Former Maryland athletic director Kevin Anderson believes the Big Ten and Pac-12 made the right decision to postpone the fall sports season and expects other conferences to soon make the same decision.
On Aug. 11, the Big Ten, the conference in which Maryland competes, announced its decision to postpone its fall because of health and safety concerns tied to the COVID-19 pandemic. More than 175,000 Americans have died from the illness caused by the novel coronavirus, the most among any country in the world. Myocarditis, a heart condition that has been linked to COVID-19, reportedly played a part in the conference’s decision to shut down fall sports.
Anderson, the athletic director at Maryland from 2010-2018, referenced the rapid spread of the virus and some football players — linemen in particular — being at a higher risk for poor outcomes after infections.
“I know there were a lot of linemen when I was at Maryland that had sleep apnea and some breathing disorders,” Anderson said on Glenn Clark Radio Aug. 13. “I think it’s difficult to put them in that arena and have everything at stake because there’s a lot of things we know and there’s a lot of things we don’t know. I think the right decision was made by the Big Ten and the Pac-12.”
Still, other conferences like the ACC, AAC, Big 12 and SEC are currently pressing on with fall competition. Navy, which competes in the AAC, is scheduled to kick off its football season against BYU Sept. 7. The SEC, considered the top football conference annually, recently announced its new 10-game, conference-only schedule starting Sept. 26.
Team sports leagues that have kept the coronavirus at bay since restarting have operated within a bubble format, such as the NBA, NHL, NWSL and WNBA. MLB has operated outside of a bubble, and outbreaks on the Miami Marlins and St. Louis Cardinals have interrupted both teams’ schedules for extended periods of time.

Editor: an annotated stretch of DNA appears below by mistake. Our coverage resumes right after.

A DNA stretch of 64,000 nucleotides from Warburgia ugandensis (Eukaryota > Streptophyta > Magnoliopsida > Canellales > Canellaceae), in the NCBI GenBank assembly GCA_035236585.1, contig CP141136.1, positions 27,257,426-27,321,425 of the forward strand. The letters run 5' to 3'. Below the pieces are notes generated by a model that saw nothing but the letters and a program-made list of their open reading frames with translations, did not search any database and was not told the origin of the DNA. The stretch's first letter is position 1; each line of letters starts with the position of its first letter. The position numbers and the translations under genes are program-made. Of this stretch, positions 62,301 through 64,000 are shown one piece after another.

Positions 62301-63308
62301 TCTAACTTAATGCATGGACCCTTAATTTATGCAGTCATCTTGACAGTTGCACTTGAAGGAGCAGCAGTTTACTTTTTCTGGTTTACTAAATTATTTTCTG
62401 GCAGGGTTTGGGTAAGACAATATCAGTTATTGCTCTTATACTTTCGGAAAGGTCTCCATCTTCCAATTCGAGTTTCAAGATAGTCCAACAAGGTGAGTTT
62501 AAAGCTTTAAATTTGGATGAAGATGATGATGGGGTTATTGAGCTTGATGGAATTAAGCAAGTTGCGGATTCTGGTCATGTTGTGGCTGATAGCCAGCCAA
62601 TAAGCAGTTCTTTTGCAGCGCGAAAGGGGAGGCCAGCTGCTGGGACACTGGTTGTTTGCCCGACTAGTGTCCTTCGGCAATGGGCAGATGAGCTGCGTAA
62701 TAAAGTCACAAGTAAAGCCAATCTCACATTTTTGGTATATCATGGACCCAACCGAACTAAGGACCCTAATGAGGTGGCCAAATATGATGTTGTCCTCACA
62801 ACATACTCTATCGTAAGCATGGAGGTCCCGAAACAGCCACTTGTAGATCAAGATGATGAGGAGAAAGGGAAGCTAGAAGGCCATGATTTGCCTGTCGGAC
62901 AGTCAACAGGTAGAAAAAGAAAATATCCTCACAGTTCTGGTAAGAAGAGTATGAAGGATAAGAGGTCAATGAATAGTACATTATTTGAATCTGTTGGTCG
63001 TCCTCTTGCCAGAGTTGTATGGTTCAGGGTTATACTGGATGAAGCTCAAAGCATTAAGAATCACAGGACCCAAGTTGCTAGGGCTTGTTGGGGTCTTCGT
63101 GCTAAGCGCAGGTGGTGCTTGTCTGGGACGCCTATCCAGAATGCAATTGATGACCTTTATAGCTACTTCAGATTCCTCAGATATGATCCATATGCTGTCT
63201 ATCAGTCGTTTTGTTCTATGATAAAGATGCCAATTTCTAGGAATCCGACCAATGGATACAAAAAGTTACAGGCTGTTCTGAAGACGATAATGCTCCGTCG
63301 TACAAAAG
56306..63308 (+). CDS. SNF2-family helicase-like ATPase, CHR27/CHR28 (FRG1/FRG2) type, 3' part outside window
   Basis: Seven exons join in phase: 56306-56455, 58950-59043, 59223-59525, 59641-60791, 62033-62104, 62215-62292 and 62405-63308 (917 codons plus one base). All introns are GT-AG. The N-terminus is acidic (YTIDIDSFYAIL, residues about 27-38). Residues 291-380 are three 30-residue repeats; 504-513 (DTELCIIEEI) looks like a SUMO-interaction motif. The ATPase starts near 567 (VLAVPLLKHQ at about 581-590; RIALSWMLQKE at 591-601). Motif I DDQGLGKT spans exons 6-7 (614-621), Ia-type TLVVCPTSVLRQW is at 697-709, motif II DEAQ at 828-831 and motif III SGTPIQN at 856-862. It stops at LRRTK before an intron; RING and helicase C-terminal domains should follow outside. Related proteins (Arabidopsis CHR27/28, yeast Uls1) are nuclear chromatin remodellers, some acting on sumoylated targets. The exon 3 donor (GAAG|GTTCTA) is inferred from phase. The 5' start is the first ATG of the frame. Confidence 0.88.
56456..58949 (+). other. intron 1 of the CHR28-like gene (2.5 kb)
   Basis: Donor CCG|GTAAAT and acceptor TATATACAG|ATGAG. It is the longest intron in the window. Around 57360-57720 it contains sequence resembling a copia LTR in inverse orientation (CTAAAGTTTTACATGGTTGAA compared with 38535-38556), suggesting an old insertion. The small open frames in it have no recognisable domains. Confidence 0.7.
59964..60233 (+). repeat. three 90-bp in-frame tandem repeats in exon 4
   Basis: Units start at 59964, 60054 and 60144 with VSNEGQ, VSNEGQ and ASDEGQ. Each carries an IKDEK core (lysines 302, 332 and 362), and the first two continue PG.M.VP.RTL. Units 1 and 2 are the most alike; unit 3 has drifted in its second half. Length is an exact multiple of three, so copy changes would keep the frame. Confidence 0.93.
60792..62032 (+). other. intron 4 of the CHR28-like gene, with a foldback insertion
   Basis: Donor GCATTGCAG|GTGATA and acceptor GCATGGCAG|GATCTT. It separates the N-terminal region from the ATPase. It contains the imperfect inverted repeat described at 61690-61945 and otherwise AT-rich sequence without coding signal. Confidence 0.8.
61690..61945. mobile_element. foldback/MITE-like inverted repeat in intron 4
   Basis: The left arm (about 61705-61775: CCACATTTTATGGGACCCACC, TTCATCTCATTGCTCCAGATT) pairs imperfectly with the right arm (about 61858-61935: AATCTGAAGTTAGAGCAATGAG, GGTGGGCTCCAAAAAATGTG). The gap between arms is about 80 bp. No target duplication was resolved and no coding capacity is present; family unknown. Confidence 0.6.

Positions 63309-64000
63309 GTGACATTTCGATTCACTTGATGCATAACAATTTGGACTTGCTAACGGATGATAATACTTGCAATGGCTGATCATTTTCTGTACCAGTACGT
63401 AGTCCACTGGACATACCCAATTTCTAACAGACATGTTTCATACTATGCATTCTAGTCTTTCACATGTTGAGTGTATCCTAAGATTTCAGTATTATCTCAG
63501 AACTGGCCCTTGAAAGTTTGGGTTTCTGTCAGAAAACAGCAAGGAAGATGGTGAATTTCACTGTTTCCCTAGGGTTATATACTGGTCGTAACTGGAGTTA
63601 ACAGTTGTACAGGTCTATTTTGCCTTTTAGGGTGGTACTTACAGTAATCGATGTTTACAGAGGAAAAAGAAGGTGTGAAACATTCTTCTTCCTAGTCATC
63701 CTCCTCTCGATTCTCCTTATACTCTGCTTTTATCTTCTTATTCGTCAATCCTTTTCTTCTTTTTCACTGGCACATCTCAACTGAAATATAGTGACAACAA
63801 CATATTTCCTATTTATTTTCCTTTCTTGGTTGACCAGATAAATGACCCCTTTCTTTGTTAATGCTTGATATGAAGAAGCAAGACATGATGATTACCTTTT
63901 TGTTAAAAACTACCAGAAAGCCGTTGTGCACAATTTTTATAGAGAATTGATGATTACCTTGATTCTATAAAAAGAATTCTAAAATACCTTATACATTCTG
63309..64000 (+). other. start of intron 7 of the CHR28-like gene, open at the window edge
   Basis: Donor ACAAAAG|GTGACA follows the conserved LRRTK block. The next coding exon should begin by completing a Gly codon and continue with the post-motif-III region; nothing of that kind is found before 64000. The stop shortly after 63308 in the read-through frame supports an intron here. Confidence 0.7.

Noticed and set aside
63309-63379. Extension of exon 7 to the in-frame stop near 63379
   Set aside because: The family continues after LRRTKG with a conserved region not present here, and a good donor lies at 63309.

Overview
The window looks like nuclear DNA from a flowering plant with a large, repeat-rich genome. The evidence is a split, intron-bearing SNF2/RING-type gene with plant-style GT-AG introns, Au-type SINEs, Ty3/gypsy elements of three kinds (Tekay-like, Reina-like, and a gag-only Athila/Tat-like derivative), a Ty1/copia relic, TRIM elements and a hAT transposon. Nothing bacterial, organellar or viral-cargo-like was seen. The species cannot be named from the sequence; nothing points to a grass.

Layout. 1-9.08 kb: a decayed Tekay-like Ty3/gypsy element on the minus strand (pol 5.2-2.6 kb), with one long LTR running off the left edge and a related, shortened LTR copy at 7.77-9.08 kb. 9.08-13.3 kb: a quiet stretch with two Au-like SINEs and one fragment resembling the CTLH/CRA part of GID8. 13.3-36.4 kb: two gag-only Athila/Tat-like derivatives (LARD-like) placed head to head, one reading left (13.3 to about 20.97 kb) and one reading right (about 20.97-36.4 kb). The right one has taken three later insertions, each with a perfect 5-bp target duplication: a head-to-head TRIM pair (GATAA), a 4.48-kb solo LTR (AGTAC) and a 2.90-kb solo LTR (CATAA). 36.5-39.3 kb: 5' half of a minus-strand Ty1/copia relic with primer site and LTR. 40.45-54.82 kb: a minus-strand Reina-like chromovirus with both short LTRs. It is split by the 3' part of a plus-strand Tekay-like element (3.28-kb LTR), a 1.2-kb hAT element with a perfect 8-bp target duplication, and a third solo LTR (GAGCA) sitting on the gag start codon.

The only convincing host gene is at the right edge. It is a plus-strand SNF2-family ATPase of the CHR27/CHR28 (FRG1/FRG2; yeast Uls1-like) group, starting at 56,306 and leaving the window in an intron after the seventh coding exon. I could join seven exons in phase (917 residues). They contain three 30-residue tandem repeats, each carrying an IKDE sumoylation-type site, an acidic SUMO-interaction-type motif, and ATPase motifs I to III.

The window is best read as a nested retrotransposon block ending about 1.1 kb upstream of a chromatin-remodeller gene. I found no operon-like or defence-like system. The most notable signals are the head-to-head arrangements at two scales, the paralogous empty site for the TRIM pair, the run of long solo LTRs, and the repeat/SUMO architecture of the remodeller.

It remains to be seen how conferences will be able to navigate the current environment, particularly with respect to football, but Anderson thinks the conferences currently planning to play sports in the fall will eventually come to the same conclusion the Big Ten and Pac-12 did.
“I think there’s a moral obligation here,” Anderson said. “This is different than having a young man go out and hurt his knee or whatever. Those are some of the outcomes of what happens when you play the game. But this is far different, and knowing that it could be prevented and that we know what we know and we don’t know what we don’t know. I think it’s just too risky.”
Anderson addressed several other topics:
On not being convinced spring football is a real option:
The reason we’re not playing now is because of student-athlete welfare. So now if you go into the spring, how many games do you have? But then you’re butting up against the following season. One of the things we’re always worried about is the wear and tear of what football creates with these young people, so how far do you go in the spring, and when do you stop, and then you’re starting all over again for the summer and then going into the fall.
On the financial fallout for athletic departments with no football season:
Every once in awhile, the stock market corrects itself, and I think that intercollegiate athletics is looking at making a major correction and the kind of money that has been spent, and the kind of money that’s needed to run these organizations I think will be changed by all of this. We’re seeing it already. I started my athletic career at Stanford University. When I left Stanford University — and this was probably the mid-90s, if not earlier — we had a $490 million endowment just for athletics. So you can imagine how that must have grown from that time to now. For them to cut 11 sports — and Stanford’s pride was on the number of teams they sponsored and the number of athletes they gave the opportunity to come to Stanford — if they’re in that position, just think what most other people are in.
On the decisions schools will have to make due to the lack of football revenue in 2020:
I believe there are some colleges and universities that aren’t going to make it, let alone their athletic departments. Then I can see that there’s going to be some athletic departments that some presidents and some regents are going to have to look at and say, ‘Can we afford to do this anymore? And can we afford to do it the right way?’ And even most of the Power Five schools, I think there’s going to be some major adjustments. … I was talking to one of my colleagues [Aug. 12] and he told me that he’s already had to furlough and lay off some people. And he said that’s just the tip of the iceberg and it’s going to devastate his department but it’s the only way they’re going to be able to survive is that they’re going to have to eliminate jobs.
To hear more from Anderson, listen to the full interview here:
Photo Credit: Courtesy of Maryland Athletics